American Association for the Advancement of Science (AAAS). (2010). Describing and measuring undergraduate STEM teaching practices. The National Meeting on the Measurement of Undergraduate STEM Teaching.
American Society for Engineering Education. (2012). Innovation with impact: Creating a culture for scholarly and systematic innovation in engineering education. Washington, DC.
Arnesen K., Korpas G. S., Hennissen J. E., & Stav J. B. (2013). Experiences with use of various pedagogical methods utilizing a student response system—Motivation and learning outcome. Electronic Journal of E-Learning, 11(3), 169–181.
Arum R., & Roksa J. (2011). Academically adrift: Limited learning on college campuses. University of Chicago Press.
Autin M., Bateiha S., & Marchionda H. (2013). Power through struggle in introductory statistics. PRIMUS, 23(10), 935–948.
Bailey M., & DeBartolo E. (2007). Using the experiential learning model and course assessment to transform a multidisciplinary senior design course sequence. Proceedings of the 2007 American Society of Engineering Education (ASEE) Annual Conference & Exposition, Honolulu, HI.
Bailey R. T. (2015). Using 3D printing and physical testing to make finite-element analyis more real in a computer-aided simulation and design course. Proceedings of the 2015 American Society of Engineering Education (ASEE) Annual Conference & Exposition, Seattle, WA.
Barnett D. R. (2014). Academic and social integration of nontraditional students: The role of active learning strategies and sense of belonging in integration and persistence. (Paper 936). [Doctoral dissertation, Southern Illinois University at Carbondale]. OpenSIUC.
Berjon R., Beato M. E., Mateos M., & Fermoso A. (2015). Using emerging mobile technologies to enhance collaborative learning. A study case in a university environment. International Journal of Education and Information Technologies, 9, 151–158.
Berkling K., & Zundel A. (2013). Understanding the challenges of introducing self-driven blended learning in a restrictive ecosystem—step 1 for change management: Understanding student motivation. Proceedings of the 5th International Conference on Computer Supported Education (pp. 311–320).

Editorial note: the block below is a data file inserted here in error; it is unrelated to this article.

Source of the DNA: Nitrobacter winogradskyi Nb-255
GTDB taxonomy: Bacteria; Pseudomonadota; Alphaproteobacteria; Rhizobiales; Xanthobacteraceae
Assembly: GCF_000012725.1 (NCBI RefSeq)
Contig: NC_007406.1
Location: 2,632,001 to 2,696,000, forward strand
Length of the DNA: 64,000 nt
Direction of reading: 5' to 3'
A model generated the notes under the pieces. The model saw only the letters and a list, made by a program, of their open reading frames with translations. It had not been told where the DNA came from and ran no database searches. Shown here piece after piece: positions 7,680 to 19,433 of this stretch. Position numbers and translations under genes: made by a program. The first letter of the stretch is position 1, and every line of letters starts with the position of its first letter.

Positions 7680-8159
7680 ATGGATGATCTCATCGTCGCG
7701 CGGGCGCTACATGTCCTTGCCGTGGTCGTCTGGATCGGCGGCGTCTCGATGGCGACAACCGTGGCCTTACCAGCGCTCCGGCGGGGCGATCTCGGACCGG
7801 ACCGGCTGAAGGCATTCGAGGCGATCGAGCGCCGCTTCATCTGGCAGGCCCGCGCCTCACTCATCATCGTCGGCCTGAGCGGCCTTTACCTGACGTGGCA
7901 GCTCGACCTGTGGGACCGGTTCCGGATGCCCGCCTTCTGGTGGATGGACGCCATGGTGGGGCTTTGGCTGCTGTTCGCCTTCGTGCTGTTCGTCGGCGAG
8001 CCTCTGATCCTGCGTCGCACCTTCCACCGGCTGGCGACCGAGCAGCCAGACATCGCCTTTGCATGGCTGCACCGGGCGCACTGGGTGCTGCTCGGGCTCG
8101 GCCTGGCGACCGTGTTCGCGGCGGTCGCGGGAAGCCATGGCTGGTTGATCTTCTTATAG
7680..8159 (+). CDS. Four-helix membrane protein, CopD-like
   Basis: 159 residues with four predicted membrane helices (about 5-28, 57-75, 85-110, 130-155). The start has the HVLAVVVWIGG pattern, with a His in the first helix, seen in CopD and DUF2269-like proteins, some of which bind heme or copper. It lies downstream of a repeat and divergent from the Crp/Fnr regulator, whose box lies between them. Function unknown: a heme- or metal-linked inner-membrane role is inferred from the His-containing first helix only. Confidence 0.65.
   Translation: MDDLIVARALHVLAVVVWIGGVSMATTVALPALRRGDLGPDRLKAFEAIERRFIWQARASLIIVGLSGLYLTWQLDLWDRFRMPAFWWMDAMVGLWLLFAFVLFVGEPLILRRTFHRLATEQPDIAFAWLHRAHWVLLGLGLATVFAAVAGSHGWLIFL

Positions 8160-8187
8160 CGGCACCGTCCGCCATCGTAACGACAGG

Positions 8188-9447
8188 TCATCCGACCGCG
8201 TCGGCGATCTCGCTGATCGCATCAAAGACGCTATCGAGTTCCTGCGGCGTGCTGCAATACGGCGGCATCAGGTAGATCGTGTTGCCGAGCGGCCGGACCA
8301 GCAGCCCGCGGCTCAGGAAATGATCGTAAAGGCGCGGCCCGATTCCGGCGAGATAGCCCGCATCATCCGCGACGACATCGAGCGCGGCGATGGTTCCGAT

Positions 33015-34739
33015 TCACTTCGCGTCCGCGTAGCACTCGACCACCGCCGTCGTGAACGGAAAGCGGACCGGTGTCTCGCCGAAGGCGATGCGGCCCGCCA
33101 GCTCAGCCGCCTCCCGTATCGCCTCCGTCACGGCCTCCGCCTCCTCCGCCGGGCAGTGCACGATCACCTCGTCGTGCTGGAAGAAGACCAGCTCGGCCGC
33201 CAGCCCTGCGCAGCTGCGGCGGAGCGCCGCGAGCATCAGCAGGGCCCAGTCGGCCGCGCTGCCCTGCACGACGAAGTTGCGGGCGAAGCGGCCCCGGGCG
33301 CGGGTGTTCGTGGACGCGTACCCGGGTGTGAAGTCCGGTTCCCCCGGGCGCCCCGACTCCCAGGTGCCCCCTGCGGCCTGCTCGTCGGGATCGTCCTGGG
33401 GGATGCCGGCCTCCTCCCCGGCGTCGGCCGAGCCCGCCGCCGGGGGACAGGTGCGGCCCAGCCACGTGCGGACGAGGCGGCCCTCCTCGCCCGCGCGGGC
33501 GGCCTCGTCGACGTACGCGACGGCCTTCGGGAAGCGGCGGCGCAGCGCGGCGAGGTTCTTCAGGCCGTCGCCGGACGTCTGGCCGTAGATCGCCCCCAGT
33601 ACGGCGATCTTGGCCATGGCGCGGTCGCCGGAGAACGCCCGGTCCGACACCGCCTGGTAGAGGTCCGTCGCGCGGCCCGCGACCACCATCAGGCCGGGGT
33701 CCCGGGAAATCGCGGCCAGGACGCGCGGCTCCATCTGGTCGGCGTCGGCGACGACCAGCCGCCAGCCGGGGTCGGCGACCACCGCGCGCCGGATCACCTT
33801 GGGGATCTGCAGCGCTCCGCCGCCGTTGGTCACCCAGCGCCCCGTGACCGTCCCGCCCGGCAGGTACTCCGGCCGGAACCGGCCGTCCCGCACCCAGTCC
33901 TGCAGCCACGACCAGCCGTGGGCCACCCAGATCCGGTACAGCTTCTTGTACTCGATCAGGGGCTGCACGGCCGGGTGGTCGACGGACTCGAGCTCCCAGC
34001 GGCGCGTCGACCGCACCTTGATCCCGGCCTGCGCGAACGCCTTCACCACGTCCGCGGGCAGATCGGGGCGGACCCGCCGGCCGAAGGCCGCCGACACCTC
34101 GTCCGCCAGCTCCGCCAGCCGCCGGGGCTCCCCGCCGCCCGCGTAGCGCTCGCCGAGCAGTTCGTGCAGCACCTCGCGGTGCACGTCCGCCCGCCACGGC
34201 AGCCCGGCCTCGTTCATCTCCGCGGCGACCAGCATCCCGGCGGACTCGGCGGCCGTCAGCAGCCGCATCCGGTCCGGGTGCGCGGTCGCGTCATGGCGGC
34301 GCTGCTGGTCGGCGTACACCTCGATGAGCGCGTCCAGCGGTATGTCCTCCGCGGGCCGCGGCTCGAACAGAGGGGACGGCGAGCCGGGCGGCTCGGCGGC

Borrego M., Nguyen K., Crockett C., DeMonbrun R.M., Shekhar P., Tharayil S., Finelli C. J., Rosenberg R., & Waters C. (2018). Systematic literature review of students’ affective responses to active learning: Overview of results. Proceedings of the 2018 IEEE Frontiers in Education Conference, San Jose, CA.
Borrego M., Cutler S., Prince M., Henderson C., & Froyd J. E. (2013). Fidelity of implementation of researchbased instructional strategies (RBIS) in engineering science courses. Journal of Engineering Education, 102(3), 394–425.
Braxton J. M., Jones W. A., Hirschy A. S., & Hartley H. V.III (2008). The role of active learning in college student persistence. New Directions for Teaching and Learning, 2008(115), 71–83.
Breckler J., & Yu J. R. (2011). Student responses to a hands-on kinesthetic lecture activity for learning about the oxygen carrying capacity of blood. Advances in Physiology Education, 35(1), 39–47.
Bunting C. F., & Cheville R. A. (2009). VECTOR: A hands-on approach that makes electromagnetics relevant to students. IEEE Transactions on Education, 52(3), 350–359.
Burroughs N. F., Kearney P., & Plax T. G. (1989). Compliance-resistance in the college classroom. Communication Education, 38(3), 214–229.
Chen J.-Y., Lee M.-C., Lee H.-S., Wang Y.-C., Lin L.-Y., & Yang J.-H. (2006). An online evaluation of problem-based learning (PBL) in Chung Shan Medical University, Taiwan—a pilot study. Annals-Academy of Medicine Singapore, 35(9), 624.
Chen L., Chen T.-L., & Chen N.-S. (2015). Students’ perspectives of using cooperative learning in a flipped statistics classroom. Australasian Journal of Educational Technology, 31(6), 621–640.
Chini J. J., Gaffney J., & Al-Rawi A. (2013). Expectancy violation in traditional and studio-mode introductory physics courses. Proceedings of the 2013 Physics Education Research Conference, Portland, OR.
Cicek M. J. S. (2015). Student experiences in a structural engineering course: Responses of violation and grief when a novice instructor implements project-based learning. Proceedings of the 2015 American Society of Engineering Education (ASEE) Annual Conference & Exposition, Seattle, WA..
Cilli-Turner E. (2015). Measuring learning outcomes and attitudes in a flipped introductory statistics course. Primus, 25(9–10), 833–846.
Cooper T. E., Bailey B., & Briggs K. (2012). The impact of a modified Moore method on efficacy and performance in precalculus. PRIMUS, 22(5), 386–410.
Crockett C. E., Nguyen K. A., Borrego M., Shekhar P., De Monbrun R. M., Tharayil S., Rosenberg R., Finelli C. J., & Waters C. (2018). Work in progress: How do students respond to active learning? A coding guide for a systematic review of the literature. Proceedings of the 2018 American Society of Engineering Education (ASEE) Annual Conference & Exposition, Tampa, FL.